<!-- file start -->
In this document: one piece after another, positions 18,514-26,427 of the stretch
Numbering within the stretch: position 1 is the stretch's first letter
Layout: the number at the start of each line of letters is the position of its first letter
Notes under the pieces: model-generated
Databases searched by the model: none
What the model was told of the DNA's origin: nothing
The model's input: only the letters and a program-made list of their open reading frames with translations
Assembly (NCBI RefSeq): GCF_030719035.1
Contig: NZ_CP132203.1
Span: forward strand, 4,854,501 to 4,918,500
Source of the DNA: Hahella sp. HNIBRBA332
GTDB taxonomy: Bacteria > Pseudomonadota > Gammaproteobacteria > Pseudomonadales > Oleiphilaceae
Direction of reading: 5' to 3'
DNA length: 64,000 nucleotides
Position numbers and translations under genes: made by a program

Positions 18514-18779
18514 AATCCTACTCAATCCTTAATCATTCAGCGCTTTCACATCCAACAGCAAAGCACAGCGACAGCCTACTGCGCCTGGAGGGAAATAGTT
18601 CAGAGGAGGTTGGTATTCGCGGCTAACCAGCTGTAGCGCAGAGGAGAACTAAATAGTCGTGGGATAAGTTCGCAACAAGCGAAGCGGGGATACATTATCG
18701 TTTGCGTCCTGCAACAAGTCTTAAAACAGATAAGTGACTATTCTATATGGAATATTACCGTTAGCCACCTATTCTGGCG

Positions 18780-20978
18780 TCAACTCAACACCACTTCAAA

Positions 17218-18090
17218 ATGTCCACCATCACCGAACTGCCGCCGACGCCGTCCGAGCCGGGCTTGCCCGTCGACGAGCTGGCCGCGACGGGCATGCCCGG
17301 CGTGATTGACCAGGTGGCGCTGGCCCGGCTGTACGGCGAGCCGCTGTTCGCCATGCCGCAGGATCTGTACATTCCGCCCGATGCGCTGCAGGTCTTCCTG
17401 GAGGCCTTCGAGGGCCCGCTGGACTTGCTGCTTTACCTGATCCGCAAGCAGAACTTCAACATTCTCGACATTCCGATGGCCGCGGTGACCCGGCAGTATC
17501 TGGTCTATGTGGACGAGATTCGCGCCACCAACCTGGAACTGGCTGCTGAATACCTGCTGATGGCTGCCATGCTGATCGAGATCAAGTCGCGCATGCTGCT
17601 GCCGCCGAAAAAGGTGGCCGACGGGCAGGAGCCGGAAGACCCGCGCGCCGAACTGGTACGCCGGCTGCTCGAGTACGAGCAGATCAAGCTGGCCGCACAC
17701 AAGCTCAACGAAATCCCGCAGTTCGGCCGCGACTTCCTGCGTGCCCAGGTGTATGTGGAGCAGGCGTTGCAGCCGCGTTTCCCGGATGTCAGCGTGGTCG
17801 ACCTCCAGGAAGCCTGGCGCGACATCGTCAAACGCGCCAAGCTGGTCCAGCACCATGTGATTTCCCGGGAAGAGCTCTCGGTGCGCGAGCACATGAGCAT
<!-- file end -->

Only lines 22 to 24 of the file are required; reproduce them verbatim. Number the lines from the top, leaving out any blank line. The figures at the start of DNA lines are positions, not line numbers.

Positions 17218-18090
17218 ATGTCCACCATCACCGAACTGCCGCCGACGCCGTCCGAGCCGGGCTTGCCCGTCGACGAGCTGGCCGCGACGGGCATGCCCGG
17301 CGTGATTGACCAGGTGGCGCTGGCCCGGCTGTACGGCGAGCCGCTGTTCGCCATGCCGCAGGATCTGTACATTCCGCCCGATGCGCTGCAGGTCTTCCTG